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Abe denies possibility of Japan participating in military campaign against IS

Prime Minister Shinzo Abe looks on as Katsuya Okada, head of the opposition Democratic Party of Japan, bows after finishing his questioning as party leader in the Diet on Jan. 26, 2016. (Mainichi)

Prime Minister Shinzo Abe on Jan. 26 rejected the possibility of Japan participating in a military campaign against the militant Islamic State (IS) group, indicating the country would limit itself to humanitarian support.

    "The government has absolutely no thoughts of taking part in a military campaign or providing logistical support. And this decision will remain unchanged for the foreseeable future," Abe said. His comments indicate that Japan is not prepared to send its Self-Defense Forces in any action against IS, but would limit itself to humanitarian support such as supplying food to refugees.

    Abe made the comments in response to questions on his recent policy speech from Katsuya Okada, leader of the opposition Democratic Party of Japan (DPJ), during a plenary session of the House of Representatives.

    Regarding opposition between the central government and the Okinawa Prefectural Government over the planned relocation of U.S. Marine Corps Air Station Futenma to the Henoko district of Nago in the prefecture, Okada said the situation was "of extreme concern," and declared, "Construction should be called off." Abe replied, "The common perception between the government and the prefecture is that avenues for dialogue should not be closed."

    Abe's comments on the relocation follow the election of a candidate backed by his ruling Liberal Democratic Party (LDP) in the Jan. 24 mayoral election in the Okinawa Prefecture city of Ginowan, the current location of the Futenma base.

    "We will steadily proceed with relocation to achieve a complete return of Futenma as soon as possible. We will continue efforts to win understanding," Abe said.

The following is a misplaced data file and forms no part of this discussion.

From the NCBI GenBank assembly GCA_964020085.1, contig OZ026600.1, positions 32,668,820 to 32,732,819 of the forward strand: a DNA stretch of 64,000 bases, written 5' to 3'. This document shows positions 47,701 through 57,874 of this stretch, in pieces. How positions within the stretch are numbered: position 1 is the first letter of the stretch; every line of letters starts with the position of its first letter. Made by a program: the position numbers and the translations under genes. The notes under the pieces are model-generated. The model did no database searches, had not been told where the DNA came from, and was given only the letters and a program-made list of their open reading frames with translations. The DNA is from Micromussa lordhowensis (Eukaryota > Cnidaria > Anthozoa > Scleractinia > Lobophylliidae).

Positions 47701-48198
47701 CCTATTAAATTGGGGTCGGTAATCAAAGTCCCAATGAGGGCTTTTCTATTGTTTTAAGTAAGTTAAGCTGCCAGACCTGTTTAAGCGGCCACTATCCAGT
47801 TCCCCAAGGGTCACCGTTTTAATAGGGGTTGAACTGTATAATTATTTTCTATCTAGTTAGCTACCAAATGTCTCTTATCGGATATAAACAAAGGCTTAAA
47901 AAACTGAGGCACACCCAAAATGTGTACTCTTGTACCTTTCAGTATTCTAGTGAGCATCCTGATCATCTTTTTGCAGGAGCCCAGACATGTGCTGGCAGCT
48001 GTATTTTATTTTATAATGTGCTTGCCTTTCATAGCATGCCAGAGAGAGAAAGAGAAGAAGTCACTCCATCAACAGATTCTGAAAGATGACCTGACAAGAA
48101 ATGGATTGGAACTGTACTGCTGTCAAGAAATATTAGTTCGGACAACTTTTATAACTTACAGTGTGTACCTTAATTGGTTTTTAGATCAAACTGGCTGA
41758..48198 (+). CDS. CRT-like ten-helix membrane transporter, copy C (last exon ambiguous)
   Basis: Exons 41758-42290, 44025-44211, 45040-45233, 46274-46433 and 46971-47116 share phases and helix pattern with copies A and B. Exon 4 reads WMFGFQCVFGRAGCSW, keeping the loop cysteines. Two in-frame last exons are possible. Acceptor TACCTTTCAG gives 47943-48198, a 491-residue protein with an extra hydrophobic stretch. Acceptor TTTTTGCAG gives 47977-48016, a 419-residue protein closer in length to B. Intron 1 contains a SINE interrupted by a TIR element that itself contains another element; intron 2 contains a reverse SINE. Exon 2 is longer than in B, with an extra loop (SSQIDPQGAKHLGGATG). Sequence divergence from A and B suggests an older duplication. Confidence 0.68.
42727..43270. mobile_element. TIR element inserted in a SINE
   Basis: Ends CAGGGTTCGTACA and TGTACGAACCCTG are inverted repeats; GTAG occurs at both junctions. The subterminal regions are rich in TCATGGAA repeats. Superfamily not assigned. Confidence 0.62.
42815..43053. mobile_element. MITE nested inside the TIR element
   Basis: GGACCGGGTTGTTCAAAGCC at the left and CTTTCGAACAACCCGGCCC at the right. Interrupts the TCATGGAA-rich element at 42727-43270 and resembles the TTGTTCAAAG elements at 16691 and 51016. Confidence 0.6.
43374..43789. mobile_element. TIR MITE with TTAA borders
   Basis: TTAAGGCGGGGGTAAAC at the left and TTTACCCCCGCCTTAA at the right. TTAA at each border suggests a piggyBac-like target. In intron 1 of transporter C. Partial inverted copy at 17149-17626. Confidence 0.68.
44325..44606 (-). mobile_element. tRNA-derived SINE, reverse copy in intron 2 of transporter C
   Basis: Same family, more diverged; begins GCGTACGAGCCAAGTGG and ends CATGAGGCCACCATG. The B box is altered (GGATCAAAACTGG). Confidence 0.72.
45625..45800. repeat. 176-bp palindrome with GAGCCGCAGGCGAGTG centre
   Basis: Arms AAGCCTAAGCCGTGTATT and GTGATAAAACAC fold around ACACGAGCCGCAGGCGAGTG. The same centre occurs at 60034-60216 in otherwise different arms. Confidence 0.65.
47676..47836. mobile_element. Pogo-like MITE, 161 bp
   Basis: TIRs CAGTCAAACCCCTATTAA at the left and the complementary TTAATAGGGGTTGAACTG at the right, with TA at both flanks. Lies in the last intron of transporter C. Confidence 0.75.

Yorihisa Matsuno, head of the opposition Japan Innovation Party, requested that the LDP accept a report from a lower house electoral reform panel serving as an advisory body to the house speaker, which recommended that the number of seats in the lower chamber be cut by 10. Abe replied, "Each party, each parliamentary group, and of course our party, should respond to the public mandate by respecting this recommendation and achieving a solution at an early stage." On the possibility of dissolving the lower house, Abe said, "I am not considering that at all."

    Matsuno criticized as "unconvincing" a goal of increasing the country's gross domestic product (GDP) to 600 trillion yen as part of a bid to realize "a society in which all 100 million people can play an active role." In reply, Abe stated, "We will push up the potential rate of growth through full mobilization of all kinds of policies." He indicated that he would lay out a concrete path this spring for a "plan for activity for all of Japan's 100 million people."

    Regarding the possibility of constitutional reform, Abe suggested that he would call for public discussion, stating, "It is indispensable to have support not just from the ruling coalition, but from many parties and parliamentary groups, and to win public understanding." His reply was directed to Sadakazu Tanigaki, secretary-general of his own party.


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